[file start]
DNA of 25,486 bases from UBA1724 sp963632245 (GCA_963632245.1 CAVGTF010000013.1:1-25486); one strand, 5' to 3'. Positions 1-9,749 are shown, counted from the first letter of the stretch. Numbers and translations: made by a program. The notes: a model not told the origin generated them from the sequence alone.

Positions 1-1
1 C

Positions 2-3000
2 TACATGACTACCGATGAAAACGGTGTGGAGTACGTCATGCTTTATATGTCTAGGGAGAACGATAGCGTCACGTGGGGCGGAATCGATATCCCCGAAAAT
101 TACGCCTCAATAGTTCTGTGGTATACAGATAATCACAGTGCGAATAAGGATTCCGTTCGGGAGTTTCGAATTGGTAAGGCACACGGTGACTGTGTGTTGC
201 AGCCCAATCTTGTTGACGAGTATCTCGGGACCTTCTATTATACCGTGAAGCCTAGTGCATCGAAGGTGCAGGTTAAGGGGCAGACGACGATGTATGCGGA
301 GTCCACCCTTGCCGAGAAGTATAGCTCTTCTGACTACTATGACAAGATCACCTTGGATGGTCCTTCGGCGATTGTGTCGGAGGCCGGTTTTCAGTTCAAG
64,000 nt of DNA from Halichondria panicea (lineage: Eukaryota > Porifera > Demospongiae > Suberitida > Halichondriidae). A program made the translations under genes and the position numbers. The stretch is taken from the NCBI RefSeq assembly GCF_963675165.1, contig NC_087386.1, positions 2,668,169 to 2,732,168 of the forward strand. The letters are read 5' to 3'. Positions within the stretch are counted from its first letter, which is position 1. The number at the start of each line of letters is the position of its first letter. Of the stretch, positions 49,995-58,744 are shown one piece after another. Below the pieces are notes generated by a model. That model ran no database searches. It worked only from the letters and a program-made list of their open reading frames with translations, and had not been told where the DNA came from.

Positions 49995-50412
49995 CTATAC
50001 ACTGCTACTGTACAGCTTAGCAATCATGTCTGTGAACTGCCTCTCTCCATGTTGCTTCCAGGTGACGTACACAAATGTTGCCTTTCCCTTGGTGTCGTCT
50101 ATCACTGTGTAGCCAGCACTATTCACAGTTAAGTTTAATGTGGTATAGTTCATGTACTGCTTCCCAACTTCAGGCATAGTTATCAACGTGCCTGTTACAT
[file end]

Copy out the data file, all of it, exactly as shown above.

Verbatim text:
DNA of 25,486 bases from UBA1724 sp963632245 (GCA_963632245.1 CAVGTF010000013.1:1-25486); one strand, 5' to 3'. Positions 1-9,749 are shown, counted from the first letter of the stretch. Numbers and translations: made by a program. The notes: a model not told the origin generated them from the sequence alone.

Positions 1-1
1 C

Positions 2-3000
2 TACATGACTACCGATGAAAACGGTGTGGAGTACGTCATGCTTTATATGTCTAGGGAGAACGATAGCGTCACGTGGGGCGGAATCGATATCCCCGAAAAT
101 TACGCCTCAATAGTTCTGTGGTATACAGATAATCACAGTGCGAATAAGGATTCCGTTCGGGAGTTTCGAATTGGTAAGGCACACGGTGACTGTGTGTTGC
201 AGCCCAATCTTGTTGACGAGTATCTCGGGACCTTCTATTATACCGTGAAGCCTAGTGCATCGAAGGTGCAGGTTAAGGGGCAGACGACGATGTATGCGGA
301 GTCCACCCTTGCCGAGAAGTATAGCTCTTCTGACTACTATGACAAGATCACCTTGGATGGTCCTTCGGCGATTGTGTCGGAGGCCGGTTTTCAGTTCAAG
64,000 nt of DNA from Halichondria panicea (lineage: Eukaryota > Porifera > Demospongiae > Suberitida > Halichondriidae). A program made the translations under genes and the position numbers. The stretch is taken from the NCBI RefSeq assembly GCF_963675165.1, contig NC_087386.1, positions 2,668,169 to 2,732,168 of the forward strand. The letters are read 5' to 3'. Positions within the stretch are counted from its first letter, which is position 1. The number at the start of each line of letters is the position of its first letter. Of the stretch, positions 49,995-58,744 are shown one piece after another. Below the pieces are notes generated by a model. That model ran no database searches. It worked only from the letters and a program-made list of their open reading frames with translations, and had not been told where the DNA came from.

Positions 49995-50412
49995 CTATAC
50001 ACTGCTACTGTACAGCTTAGCAATCATGTCTGTGAACTGCCTCTCTCCATGTTGCTTCCAGGTGACGTACACAAATGTTGCCTTTCCCTTGGTGTCGTCT
50101 ATCACTGTGTAGCCAGCACTATTCACAGTTAAGTTTAATGTGGTATAGTTCATGTACTGCTTCCCAACTTCAGGCATAGTTATCAACGTGCCTGTTACAT